Nilotic Landscape

by Cody Klippenstein

Your parents say Yes because, after eight months of marriage counseling, they want to make a decision that has not been prescribed to them. Supervised, they insist, and so my father too relents. I pack sandals with a little heel; you pack your swimming trunks, you wear the cross around your neck. They’ll sleep, your mother reasons, with a bible between them. To Wells Beach, Maine, five hours of driving up the coast. The cottage is mothballs, daddy longlegs, well water out the pipes. At night, you swipe packs of toffee from the freezer and we shatter them against the steps of the back porch, unzip the red wrapper with our teeth, and let the candy shards melt in our hands, our laps. Maine leaves bright red mosquito welts against your neck, on the birthmark beneath your chin, and I add my sticky fingerprints to them. You sweat them off. Your father barbeques and passes out on the lawn chair with the dog, Budweiser dribbling into the grass. Your mother mixes her capsules with something strong, distilled, swigged from a shot glass, and wakes on the dock with her feet dipped in water. The ancient Egyptians, you tell me in bed, used to sew monkey bodies to the tails of fish, stitching thick black cord into crossed lines from the heart to the fins. I stare at the bible’s spine on the floor and try to think what this could mean. The morning after, something’s changed and I too feel cleaved apart. After breakfast we leave your parents to their hangovers and head for the Atlantic buckled into lifejackets, red and overpuffed like two swollen eyes. We kayak out past the marina, aiming to breach the little islands where gulls come to rest—stinking nests of pebbles and gutted crab shells, tall razor grass, loamy pockets of seawater ribboned with dead kelp. And sea glass. So much sea glass: salt-clouded, watercolored, corners beaten to blunt curves. I pick one up and hold it to the light. Tell me more about the monkey-fish, I say. You toss a dark red shard into the water and it skips twice, drops out of sight. There isn’t more, you say. The ocean rasps at my feet. None survived long enough to make it to the water.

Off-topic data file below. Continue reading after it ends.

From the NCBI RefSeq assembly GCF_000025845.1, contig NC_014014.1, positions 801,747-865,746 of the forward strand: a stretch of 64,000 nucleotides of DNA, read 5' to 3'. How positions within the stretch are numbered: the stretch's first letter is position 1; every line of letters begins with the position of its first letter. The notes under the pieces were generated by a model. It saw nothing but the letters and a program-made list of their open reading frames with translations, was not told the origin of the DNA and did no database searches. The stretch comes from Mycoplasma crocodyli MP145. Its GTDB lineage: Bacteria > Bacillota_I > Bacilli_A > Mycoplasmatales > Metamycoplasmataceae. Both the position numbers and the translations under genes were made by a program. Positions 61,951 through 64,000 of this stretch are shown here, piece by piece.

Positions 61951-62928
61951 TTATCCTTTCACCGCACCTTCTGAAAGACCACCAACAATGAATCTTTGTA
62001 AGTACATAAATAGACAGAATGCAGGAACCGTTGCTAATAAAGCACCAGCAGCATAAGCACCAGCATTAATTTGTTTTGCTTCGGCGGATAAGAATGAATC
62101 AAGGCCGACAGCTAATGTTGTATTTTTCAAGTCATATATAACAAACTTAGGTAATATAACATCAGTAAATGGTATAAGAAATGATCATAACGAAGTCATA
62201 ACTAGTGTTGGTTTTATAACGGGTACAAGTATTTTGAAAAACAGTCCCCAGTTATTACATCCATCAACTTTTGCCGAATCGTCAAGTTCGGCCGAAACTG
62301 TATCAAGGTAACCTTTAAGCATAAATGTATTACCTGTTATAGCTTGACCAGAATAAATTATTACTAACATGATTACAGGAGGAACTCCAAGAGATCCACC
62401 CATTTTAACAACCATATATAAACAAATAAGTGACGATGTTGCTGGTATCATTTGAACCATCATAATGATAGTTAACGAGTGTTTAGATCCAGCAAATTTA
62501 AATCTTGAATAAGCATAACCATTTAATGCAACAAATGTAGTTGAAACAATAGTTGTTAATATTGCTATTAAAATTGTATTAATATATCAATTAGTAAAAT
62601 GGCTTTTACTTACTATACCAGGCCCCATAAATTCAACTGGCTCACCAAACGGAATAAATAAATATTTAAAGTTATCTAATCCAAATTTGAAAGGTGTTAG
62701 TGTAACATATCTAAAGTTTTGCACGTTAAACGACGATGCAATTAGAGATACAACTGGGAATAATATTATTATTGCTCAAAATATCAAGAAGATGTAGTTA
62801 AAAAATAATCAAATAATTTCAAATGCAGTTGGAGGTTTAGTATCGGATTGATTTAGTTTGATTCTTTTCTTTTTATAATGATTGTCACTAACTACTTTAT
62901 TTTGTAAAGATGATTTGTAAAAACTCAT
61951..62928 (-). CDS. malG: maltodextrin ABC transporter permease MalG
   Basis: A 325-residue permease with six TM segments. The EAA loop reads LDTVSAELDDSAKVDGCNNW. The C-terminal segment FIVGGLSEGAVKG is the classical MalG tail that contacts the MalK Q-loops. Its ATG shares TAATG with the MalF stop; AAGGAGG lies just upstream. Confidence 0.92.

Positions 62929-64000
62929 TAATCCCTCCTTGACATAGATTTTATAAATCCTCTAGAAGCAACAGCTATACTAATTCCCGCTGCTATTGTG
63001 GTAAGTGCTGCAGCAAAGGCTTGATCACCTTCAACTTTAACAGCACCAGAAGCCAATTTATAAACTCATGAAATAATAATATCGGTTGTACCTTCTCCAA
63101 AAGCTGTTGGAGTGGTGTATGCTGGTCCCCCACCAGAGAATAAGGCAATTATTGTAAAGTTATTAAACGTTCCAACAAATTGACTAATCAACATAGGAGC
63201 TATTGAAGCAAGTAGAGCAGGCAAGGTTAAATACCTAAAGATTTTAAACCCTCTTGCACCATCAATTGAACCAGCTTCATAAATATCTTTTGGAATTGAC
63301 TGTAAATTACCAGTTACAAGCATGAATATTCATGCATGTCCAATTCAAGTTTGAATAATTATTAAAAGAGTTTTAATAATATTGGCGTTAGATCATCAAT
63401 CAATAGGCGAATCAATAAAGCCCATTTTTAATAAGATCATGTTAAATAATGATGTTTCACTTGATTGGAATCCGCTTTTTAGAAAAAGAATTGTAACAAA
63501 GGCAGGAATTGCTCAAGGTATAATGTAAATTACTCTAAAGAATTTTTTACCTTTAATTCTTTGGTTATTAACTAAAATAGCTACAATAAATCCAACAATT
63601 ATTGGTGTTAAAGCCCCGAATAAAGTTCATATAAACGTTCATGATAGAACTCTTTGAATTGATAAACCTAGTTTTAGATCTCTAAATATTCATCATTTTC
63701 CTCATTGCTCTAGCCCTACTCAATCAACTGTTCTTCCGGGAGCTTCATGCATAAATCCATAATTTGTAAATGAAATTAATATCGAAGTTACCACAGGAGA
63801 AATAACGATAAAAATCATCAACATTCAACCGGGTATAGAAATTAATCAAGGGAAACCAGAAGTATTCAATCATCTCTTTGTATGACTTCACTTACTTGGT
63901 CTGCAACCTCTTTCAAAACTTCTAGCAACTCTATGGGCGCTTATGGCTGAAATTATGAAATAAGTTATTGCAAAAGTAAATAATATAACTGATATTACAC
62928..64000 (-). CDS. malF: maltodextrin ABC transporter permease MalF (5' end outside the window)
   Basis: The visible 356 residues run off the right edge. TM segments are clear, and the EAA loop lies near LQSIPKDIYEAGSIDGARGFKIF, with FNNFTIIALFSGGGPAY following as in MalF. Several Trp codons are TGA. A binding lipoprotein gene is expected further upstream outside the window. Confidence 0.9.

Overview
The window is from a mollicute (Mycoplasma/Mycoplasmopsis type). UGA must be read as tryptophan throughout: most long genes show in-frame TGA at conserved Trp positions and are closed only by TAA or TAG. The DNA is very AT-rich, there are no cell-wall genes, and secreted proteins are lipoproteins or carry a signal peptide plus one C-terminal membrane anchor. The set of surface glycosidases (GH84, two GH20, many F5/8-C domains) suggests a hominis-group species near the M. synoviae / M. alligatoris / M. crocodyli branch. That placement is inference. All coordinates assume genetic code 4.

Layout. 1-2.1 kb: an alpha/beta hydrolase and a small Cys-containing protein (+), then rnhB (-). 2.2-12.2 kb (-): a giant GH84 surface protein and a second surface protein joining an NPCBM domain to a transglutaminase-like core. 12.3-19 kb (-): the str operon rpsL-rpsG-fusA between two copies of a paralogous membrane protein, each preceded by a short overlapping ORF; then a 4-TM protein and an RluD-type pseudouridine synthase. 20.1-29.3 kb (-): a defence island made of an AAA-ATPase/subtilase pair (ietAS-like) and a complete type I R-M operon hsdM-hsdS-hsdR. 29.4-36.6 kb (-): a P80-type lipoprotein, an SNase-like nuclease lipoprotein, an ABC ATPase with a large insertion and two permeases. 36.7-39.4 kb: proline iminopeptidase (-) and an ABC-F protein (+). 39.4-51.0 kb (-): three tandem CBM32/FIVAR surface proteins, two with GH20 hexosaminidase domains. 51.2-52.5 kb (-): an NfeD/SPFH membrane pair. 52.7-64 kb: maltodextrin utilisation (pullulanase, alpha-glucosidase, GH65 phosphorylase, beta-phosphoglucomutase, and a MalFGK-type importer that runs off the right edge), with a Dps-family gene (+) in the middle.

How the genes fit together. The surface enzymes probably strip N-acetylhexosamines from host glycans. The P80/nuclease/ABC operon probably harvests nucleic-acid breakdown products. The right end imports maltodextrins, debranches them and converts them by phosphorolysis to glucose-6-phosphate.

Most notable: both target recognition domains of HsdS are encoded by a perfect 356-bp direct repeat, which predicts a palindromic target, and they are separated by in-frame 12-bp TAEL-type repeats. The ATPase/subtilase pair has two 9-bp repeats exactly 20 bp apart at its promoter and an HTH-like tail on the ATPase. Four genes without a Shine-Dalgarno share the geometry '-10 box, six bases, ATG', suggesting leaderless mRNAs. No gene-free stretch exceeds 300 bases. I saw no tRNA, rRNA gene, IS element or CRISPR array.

Cody Klippenstein’s work has also appeared in The Fiddlehead and Joyland. She grew up on the coast of Connecticut, attended the University of Victoria’s creative writing program and currently lives and writes in Vancouver, British Columbia.

You don’t see the word “Nilotic” everyday. What led you to that word and what role does it play in this piece?

    One of my favorite things to do as a kid was to hang out in the ancient Egypt exhibit at the museum. That’s where I discovered the Nilotic landscape, Egyptian art depicting nature around the Nile as well as human lifestyle and their working dependency on everything the river offers. I was thinking about the waterscapes of my childhood when I wrote this piece—both the ones I imagined and the ones I grew up around—but also about human relationships: how sometimes, the practice of togetherness is so much more flawed than the concept.
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